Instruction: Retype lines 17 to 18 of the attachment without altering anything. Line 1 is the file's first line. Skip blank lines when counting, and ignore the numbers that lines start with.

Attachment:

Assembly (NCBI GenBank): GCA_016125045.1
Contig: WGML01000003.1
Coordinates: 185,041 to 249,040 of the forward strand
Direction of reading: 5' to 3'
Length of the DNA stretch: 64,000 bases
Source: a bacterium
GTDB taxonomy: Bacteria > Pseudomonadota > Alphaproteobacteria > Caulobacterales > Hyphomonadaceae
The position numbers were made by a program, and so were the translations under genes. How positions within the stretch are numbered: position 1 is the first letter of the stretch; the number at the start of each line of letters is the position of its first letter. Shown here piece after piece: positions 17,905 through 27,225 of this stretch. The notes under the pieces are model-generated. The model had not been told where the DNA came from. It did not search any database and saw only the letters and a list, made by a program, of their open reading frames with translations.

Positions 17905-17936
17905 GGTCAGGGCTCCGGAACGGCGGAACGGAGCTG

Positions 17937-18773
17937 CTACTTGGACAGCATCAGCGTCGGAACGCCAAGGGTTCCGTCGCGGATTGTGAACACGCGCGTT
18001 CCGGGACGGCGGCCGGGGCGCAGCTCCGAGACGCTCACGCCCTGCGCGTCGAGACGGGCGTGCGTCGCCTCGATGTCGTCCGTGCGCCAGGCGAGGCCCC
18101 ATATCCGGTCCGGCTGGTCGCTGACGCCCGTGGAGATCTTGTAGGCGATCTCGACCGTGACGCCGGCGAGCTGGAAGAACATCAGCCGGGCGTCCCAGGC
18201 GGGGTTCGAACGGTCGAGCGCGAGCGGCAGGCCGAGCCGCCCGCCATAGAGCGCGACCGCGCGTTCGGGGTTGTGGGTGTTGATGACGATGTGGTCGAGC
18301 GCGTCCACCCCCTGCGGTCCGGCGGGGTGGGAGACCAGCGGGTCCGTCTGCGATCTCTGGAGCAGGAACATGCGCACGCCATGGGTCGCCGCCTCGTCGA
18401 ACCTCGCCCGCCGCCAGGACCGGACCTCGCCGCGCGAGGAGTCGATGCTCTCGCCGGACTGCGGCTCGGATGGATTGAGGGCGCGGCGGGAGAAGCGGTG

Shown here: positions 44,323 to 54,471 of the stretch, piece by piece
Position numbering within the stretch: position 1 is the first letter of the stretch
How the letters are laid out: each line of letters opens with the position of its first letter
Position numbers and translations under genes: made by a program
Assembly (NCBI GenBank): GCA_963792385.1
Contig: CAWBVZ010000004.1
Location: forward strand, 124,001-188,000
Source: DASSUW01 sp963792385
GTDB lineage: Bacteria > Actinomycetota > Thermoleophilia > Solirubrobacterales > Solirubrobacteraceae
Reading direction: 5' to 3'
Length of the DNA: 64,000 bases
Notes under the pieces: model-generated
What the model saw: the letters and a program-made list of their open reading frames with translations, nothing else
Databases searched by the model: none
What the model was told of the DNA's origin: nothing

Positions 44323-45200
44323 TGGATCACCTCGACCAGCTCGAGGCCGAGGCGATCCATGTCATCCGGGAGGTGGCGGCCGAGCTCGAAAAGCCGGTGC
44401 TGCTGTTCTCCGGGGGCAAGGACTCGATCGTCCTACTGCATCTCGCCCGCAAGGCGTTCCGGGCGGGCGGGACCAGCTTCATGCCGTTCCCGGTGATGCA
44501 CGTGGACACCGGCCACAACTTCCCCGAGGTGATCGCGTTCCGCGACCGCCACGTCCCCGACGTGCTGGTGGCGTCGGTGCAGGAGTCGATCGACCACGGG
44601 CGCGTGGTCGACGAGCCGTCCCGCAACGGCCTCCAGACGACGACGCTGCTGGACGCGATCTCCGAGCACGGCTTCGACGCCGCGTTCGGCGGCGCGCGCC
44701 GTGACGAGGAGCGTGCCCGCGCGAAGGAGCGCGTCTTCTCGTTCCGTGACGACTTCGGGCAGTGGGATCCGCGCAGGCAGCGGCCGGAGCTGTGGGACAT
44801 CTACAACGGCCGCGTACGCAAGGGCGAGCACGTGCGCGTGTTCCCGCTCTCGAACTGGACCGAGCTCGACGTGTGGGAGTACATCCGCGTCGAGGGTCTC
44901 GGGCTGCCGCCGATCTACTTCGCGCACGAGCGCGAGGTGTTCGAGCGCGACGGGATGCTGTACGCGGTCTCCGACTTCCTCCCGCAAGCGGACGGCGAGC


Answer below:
18401 ACCTCGCCCGCCGCCAGGACCGGACCTCGCCGCGCGAGGAGTCGATGCTCTCGCCGGACTGCGGCTCGGATGGATTGAGGGCGCGGCGGGAGAAGCGGTG

Shown here: positions 44,323 to 54,471 of the stretch, piece by piece